> values.
    >
    > The system is equipped with the latest display driver for its graphics
    > chip (S3 Graphics ProSavageDDR), and the monitor is installed as a
    Plug
    > & Play device. It's a 17" CRT monitor capable of operating in high
    > resolution modes such as 1280x960.
    >
    > I don't know how to convince Windows to populate the list of refresh
    > rate modes. Is there anything to try before purchasing new hardware?
    >
    > Thanks
    >
  2. Archived from groups: microsoft.public.win98.gen_discussion (More info?)

    Thanks, Gary, for your insightful reply.

    I followed your suggestion twice (each time installing a different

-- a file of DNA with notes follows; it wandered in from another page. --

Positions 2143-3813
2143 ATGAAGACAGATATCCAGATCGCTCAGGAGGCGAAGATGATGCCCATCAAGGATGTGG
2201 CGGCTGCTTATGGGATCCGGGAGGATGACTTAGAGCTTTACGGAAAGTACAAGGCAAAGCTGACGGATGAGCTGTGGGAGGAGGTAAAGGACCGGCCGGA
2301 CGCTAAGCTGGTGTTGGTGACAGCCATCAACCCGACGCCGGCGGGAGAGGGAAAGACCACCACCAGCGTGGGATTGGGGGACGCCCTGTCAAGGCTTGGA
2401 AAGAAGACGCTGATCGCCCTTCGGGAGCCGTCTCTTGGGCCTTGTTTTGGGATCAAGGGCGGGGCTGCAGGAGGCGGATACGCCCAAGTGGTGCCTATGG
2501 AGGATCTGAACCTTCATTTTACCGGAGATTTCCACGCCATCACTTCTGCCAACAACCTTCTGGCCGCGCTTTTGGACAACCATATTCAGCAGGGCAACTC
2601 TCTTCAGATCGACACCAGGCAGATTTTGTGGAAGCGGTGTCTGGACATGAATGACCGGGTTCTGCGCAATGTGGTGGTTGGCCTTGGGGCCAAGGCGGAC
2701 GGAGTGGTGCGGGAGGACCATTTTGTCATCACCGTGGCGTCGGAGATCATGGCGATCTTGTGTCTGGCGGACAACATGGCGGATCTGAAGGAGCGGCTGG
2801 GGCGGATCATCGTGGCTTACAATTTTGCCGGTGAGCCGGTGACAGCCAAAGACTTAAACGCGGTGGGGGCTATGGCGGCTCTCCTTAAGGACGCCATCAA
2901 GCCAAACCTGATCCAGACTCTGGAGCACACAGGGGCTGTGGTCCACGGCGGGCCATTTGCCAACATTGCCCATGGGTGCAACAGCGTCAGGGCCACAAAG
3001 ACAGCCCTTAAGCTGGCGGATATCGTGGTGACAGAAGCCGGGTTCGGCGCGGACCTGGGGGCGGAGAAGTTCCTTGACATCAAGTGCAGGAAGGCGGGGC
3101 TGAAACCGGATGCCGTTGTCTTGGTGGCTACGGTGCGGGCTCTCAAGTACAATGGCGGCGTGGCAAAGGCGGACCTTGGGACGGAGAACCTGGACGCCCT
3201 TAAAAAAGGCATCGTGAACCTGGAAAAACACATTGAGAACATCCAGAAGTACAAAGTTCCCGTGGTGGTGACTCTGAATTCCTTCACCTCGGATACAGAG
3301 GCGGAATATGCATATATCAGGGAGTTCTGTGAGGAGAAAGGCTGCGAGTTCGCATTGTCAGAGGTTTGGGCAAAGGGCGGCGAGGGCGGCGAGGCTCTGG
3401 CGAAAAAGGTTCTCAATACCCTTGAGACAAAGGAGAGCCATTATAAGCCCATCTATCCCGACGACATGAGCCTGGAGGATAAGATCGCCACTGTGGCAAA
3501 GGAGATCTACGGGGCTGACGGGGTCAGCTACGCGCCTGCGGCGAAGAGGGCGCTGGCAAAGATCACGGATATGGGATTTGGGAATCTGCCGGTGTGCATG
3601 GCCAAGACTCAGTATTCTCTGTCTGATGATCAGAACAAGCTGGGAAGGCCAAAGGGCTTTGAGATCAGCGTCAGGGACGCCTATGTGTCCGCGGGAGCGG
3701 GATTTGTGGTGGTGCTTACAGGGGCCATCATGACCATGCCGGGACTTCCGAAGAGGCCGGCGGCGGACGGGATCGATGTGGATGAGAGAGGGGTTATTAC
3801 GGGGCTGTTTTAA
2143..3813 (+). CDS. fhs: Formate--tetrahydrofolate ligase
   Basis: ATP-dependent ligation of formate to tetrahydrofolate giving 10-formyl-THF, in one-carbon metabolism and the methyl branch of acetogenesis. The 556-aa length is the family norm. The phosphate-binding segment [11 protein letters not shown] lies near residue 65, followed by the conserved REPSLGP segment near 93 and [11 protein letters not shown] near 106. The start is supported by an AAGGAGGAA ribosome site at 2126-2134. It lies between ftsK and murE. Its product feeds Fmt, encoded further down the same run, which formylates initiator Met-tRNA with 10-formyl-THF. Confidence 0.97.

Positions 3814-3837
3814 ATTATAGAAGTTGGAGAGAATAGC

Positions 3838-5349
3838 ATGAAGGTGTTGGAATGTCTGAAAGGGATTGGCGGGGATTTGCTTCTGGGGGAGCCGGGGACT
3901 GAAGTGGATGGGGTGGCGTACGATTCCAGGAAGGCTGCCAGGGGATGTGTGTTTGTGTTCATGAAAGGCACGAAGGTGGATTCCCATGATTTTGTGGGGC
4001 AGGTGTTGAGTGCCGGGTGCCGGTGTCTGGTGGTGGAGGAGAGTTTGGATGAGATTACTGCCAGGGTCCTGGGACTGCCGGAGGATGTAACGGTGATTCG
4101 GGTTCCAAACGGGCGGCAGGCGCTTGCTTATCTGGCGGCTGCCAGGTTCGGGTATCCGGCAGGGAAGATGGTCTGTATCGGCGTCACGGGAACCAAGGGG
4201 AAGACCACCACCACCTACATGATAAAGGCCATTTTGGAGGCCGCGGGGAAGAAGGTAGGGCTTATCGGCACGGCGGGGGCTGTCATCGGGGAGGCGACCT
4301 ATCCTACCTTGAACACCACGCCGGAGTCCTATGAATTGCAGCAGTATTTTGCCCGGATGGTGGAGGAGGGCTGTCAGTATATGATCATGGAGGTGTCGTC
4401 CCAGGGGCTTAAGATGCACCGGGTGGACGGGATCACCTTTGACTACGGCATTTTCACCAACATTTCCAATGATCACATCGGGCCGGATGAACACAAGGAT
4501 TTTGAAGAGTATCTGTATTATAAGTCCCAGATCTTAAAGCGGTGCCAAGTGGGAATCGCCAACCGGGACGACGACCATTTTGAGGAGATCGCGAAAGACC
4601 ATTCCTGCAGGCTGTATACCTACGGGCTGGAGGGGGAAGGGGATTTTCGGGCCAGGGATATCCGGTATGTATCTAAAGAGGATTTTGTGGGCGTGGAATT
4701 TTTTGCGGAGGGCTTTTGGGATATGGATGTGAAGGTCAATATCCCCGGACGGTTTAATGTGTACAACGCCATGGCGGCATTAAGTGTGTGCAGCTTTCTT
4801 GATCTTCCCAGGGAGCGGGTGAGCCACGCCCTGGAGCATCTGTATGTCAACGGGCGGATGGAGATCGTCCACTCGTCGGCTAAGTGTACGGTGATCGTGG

version of the same driver), to no avail.

    While in the Device Manager tab, I noticed the following duplicates:

    Universal Serial Bus Controllers:
    USB Root Hub (3)
    VIA Tech 3038 PCI to USB Universal Host Controller (3)
    System Devices:
    Motherboard Resources (2)
    ACPI IRQ Holder for PCI IRQ Steering (8 -- I think it was present
    only in Safe Mode).
    Network Adapters:
    Dial-Up Adapter (2)
    (There were only one monitor and only one display adapter in the list.)

    In addition, I thought I would add the follwing notes:

    - At some point I noticed that the BIOS option "PnP OS Installed" was
    set to "No." I changed it to "Yes," saved the changes, and repeated
    your suggestion (for the third time). As disappointing as it may sound,
    it did not make any change, and the monitor yet refused to reveal its
    refresh rate modes to Windows.

    - At some point I also booted to Safe Mode, removed the monitor, and
    restarted with a different CRT monitor (which, I know for certain, can